After parking the bike, my family welcomed me home and proffered up "Dawn of the Planet of the Apes." An apt ending to a Salton Sea day, methinks...

Saturday, January 25, 2014

Imaging USA 2014 - Phoenix, AZ

One of the great things about my job is traveling to new places and having the opportunity to photograph the area. A few weeks ago, the Macphun team was in Phoenix, AZ for the Imaging USA show sponsored by the Professional Photographers of America (PPA).  It's a good show with a lot of energy, although attendance was down this year.

We were joined by Pro photographer Lance Sullivan who shoots commercially and lives in Naimo, BC, Canada. Great guy with a sense of humor that will leave  you in stitches most of the time, esp. when bantering back and forth with my Macphun partner Morneé Sherry.  The first morning we were all together, Morneé convinced us all into getting out and shooting at dawn.  Although everyone was tired, this turned out to be a VERY good thing (thanks Mo!).  We drove up to South Mountain park, which overlooks Phoenix.

Below are some of the shots I liked.  All were touched by Macphun's Intensify Pro, plus some additional tools where I thought they were needed.  Enjoy!

Image processed in HDR Efex Pro 2.

Morneé's bad-ass Leica M9

Leading lines...

Love the angle of the hills, horizon and clouds offset against the rock house.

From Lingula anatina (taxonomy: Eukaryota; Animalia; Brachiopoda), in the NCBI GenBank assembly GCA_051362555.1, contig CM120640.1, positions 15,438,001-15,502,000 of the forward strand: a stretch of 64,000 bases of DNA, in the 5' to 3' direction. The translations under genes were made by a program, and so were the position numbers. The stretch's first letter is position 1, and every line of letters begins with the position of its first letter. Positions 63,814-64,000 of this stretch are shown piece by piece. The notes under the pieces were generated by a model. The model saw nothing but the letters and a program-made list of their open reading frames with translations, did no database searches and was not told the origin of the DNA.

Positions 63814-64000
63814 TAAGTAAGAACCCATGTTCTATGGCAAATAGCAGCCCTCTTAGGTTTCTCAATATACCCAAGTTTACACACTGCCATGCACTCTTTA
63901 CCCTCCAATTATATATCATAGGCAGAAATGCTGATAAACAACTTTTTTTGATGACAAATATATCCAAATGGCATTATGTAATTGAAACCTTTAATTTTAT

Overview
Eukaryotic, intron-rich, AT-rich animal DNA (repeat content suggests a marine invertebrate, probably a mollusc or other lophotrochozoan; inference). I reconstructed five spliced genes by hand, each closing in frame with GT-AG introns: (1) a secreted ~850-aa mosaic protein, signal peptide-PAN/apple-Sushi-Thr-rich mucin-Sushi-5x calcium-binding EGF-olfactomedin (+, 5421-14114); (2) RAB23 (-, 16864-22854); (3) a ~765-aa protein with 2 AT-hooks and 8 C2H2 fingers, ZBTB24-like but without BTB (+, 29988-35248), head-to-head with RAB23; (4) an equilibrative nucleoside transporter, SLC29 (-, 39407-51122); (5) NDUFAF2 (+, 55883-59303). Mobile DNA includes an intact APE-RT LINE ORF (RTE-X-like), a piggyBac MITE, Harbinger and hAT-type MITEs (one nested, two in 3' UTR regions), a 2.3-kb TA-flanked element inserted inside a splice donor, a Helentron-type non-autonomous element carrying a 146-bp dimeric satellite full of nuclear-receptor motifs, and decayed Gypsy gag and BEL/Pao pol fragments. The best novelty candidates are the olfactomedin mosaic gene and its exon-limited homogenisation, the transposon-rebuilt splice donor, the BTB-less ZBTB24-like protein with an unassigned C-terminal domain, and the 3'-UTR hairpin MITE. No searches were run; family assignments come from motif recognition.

Morneé setting up a Giga-Pan. Image processed in Analog Efex Pro.

Black & white processed in Intensify Pro.

The Macphun team: me, Morneé, Lance, Matt & Riley.

Phoenix, straight on.

Friday, December 27, 2013

First Exposure to Long Exposure

Several years ago I was fortunate enough to work on the team bringing Nik Software's Silver Efex Pro 2 to market. Our product manager Josh Haftel was a huge black and white fan and saw the potential for the software to help photographers interested in long exposure photography really turn out world-class work.  We often created inspirational videos for brand new products, and he recommended that we work with a Dutch photographer named Joel Tjintjelaar on the Silver Efex Pro 2 product intro video.

Joel was a lawyer by trade (if my memory serves), but very passionate about long exposure photography. What started out as a hobby for him has actually earned him 'round the world recognition. View his exquisite work on the website.

Watching Joel take the image of Crystal Pier here in San Diego that would come to be emblematic of the product planted a seed in my brain ("I really want to do this someday"). At some point, my friend and work colleague Laurie Rubin mentioned that the finest 10-stop filter for crafting long exposures is the Lee Filters Big Stopper.  I had investigated them and determined they were simply too expensive for this lad.

Until Christmas 2013. I was given a Big Stopper as a company gift from the gents at Macphun Software - it's something I would never have bought myself, but recall casually mentioning it at the office as something for which I'd lusted. Lo and Behold, it ended up underneath my tree (thanks guys!).